The Organization for Economic Co-operation and Development released a study yesterday demonstrating that income inequality is increasing around the globe, and Canada is among the worst offenders.
The richest 1% of Canadians saw their share of total income increase from slightly more than 8% in 1980 to more than 13% in 2007. The share owned by the richest 0.1% of Canadians more than doubled, from 2% to 5.3%.
The culprit: changes in the tax code that benefit the rich and hurt people with lower incomes.
The OECD fingered tax policies for much of the changes. Canada's top marginal tax rate dropped from 43 per cent in 1981 to 29 per cent in 2010, the OECD noted in the report.While the income gap widens, public services that an increasingly large segment of society depends on are dismantled.
Meanwhile, tax benefits now only offset less than 40 per cent of wage inequality in Canada, compared with more than 70 per cent before.
"The social contract is starting to unravel in many countries," OECD Secretary General Angel Gurría said. "This study dispels the assumptions that the benefits of economic growth will automatically trickle down to the disadvantaged and that greater inequality fosters greater social mobility."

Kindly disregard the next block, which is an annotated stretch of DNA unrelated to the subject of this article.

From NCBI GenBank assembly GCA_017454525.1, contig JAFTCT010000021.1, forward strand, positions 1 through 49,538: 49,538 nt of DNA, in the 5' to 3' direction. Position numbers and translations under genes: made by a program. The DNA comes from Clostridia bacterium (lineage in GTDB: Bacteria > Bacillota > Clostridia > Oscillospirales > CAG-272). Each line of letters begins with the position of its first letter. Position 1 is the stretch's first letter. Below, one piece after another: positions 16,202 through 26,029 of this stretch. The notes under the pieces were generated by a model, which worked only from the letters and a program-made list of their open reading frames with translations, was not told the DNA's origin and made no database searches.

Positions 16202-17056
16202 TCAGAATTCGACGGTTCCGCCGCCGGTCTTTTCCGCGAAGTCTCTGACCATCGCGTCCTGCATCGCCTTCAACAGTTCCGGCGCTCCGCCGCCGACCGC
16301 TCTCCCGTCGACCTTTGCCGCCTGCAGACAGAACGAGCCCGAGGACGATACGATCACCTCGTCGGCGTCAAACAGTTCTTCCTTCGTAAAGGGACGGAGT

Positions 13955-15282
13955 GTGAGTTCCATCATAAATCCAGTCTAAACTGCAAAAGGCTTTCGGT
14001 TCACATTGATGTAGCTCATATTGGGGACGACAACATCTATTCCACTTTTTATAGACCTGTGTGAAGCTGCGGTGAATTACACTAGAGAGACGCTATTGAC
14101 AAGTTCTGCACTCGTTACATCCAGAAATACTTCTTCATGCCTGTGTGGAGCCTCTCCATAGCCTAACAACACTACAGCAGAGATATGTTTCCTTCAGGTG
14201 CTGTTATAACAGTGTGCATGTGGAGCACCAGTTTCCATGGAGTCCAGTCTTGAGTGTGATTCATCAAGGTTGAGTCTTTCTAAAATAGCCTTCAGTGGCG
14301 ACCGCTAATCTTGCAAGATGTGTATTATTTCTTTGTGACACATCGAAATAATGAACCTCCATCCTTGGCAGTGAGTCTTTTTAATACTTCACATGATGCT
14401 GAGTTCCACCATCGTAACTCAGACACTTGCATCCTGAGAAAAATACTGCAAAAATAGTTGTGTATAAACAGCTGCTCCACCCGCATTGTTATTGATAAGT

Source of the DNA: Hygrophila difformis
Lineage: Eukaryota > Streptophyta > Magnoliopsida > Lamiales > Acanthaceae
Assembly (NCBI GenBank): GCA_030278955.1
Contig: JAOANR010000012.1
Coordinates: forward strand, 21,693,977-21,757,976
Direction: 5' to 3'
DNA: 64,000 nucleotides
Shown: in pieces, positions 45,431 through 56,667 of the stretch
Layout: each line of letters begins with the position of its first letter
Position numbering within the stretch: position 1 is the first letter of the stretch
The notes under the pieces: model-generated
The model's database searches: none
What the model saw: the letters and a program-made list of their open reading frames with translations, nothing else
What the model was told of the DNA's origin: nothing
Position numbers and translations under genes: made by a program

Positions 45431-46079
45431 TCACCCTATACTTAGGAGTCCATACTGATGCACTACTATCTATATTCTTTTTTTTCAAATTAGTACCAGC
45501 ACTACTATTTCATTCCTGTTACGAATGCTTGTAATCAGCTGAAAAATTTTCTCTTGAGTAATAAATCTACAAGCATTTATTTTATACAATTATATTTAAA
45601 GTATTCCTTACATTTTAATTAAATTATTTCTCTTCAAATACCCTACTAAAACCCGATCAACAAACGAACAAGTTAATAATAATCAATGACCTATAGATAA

"Without a comprehensive strategy for inclusive growth, inequality will continue to rise." . . .
That 9-1 global ratio is the largest gap in a generation, the agency says. Even in traditionally egalitarian nations such as Germany, Denmark and Sweden, the ratio has risen from 5-1 in the 1980s to 6-1 today.
The gap is 10-1 in Italy, Japan, Korea and the United Kingdom, and higher still, at 14-1 in Israel, Turkey and the United States.
Our quality of life deteriorates.
Discontent, anger and fear grow.
People take to the streets to express their unhappiness and demand change.
Police and military forces are used against them.
Discontent, anger and fear rise, unabated.
There is only one way to fight this. Organize.
Council of Canadians
International Socialists Canada
New Democrat Party
Canadian Centre for Policy Alternatives
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